The shows were shot recently at UCLA, with the network turning the second floor of the Wasserman Football Center into a set that looked like Wilson's living room, with a big L-shaped couch in front of a wall of windows overlooking the Bruins' practice fields.
Wilson has an in-depth conversation with one player per episode about football and life in general, and the two also meet with Wilson's cognitive coach, Trevor Moawad, to go over self-awareness and mental-skills training. Unlike Gruden's QB Camp, there is no on-field work with the players.
"I can't wait for this. It's gold," Wilson said. "It's just a special show where you really get to see who these young men are, and what they're going to become. They really get raw and honest and just truthful about their experiences in life."
Wilson offers an interesting perspective because he wasn't the chosen one or the top pick in the draft. He was a third-round selection by Seattle in 2012, and even then the Seahawks were criticized because they had just poured a lot of money into quarterback Matt Flynn. At 5 feet 11, Wilson was undersized and widely overlooked.
He would play his way into the starting role, win one Super Bowl and then lose the next with a goal-line interception at the end.
ESPN's Jay Rothman, who produces "Monday Night Football" and took "Gruden's QB Camp" from an obscure curiosity to a rite of passage for the top quarterbacks in the draft each year, said he isn't trying to recreate that show with Wilson.
"This is different, and it's going to feel different," Rothman said. "Part of it was that fans tuned into 'QB Camp' because, name your favorite late-night show, Jon was that kind of guy. Lots of fans tuned in for the 'Chuckie' factor.
"I don't think this (show) is going to have that. This is going to be interesting in a different way, because we have a current player who's super thoughtful and super interesting, who's putting himself out there and giving back."
That Wilson is currently in the league and will be competing against these players gives the show a unique wrinkle. Rothman, who came up with the idea of featuring him while at this year's Pro Bowl, said he reached out to the Seahawks first to inform them and assure them there wouldn't be any conflicts of interest.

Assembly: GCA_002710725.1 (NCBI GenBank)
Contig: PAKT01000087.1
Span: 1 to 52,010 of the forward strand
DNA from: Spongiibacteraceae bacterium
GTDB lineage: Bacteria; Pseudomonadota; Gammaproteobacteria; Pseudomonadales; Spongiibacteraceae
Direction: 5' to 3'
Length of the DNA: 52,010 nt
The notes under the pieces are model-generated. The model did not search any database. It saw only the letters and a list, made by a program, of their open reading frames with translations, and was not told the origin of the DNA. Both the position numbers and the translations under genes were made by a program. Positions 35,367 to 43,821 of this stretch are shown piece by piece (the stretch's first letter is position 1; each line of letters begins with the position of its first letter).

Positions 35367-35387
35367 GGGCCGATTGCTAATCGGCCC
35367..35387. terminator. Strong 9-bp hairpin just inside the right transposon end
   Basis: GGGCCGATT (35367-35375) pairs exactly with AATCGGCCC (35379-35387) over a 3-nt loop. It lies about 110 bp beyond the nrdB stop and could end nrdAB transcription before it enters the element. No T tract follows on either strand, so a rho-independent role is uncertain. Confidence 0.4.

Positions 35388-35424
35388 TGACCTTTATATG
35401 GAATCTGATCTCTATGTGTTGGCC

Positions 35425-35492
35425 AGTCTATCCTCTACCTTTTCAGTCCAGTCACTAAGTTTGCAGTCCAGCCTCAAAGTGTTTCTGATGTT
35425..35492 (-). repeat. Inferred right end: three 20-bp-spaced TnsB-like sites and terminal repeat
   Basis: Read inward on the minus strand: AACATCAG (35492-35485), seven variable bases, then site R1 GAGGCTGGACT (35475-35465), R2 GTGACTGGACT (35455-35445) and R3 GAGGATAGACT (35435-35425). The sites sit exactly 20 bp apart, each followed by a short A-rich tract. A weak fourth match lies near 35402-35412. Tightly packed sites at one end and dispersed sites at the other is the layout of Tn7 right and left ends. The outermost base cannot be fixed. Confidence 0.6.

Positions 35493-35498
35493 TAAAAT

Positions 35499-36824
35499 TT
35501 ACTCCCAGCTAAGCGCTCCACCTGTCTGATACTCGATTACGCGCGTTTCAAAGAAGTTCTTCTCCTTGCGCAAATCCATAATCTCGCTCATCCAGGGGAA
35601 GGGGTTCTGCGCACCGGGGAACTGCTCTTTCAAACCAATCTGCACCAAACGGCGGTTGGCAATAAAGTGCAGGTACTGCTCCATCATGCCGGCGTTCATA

Seahawks coach Pete Carroll didn't have a problem with the idea.
"I think it's unusual for anybody other than Gruden to do it," Carroll said. "Jon's been such a fixture. It's something that's dear to Russell's heart, the whole quarterbacking and the art of it. I think he's really going to have fun with it. Get a chance to meet some guys and share some stuff. I don't think it's any big deal."
Wilson has fun with the players too, putting them on the spot to recite one of their favorite movie lines and sing a few bars from a song they like. During Rudolph's one-on-one, for instance, he acted out Liam Neeson's ransom scene from "Taken" and sheepishly did his best Garth Brooks for "Friends in Low Places."
"This is about more than football," Wilson said. "This is about life and preparation for your next (stage of) life and what that looks like."
Gruden thinks ESPN got the right guy.
"I've got an old saying: You don't stay the same, you either get better or worse," Gruden said. "Obviously, ESPN got better. They get a Super Bowl-winning quarterback. He'll do a great job, I'm sure. It will be a different twist, a refreshing approach."
But would he want his quarterback hosting such a show? That's a different story. He'd leave those obligations to the competition.
"I wish they were using somebody from the AFC West," Gruden said with a smile. "I wish they were using some Kansas City Chiefs, some Denver Broncos. I wish (Chargers quarterback) Philip Rivers had done it."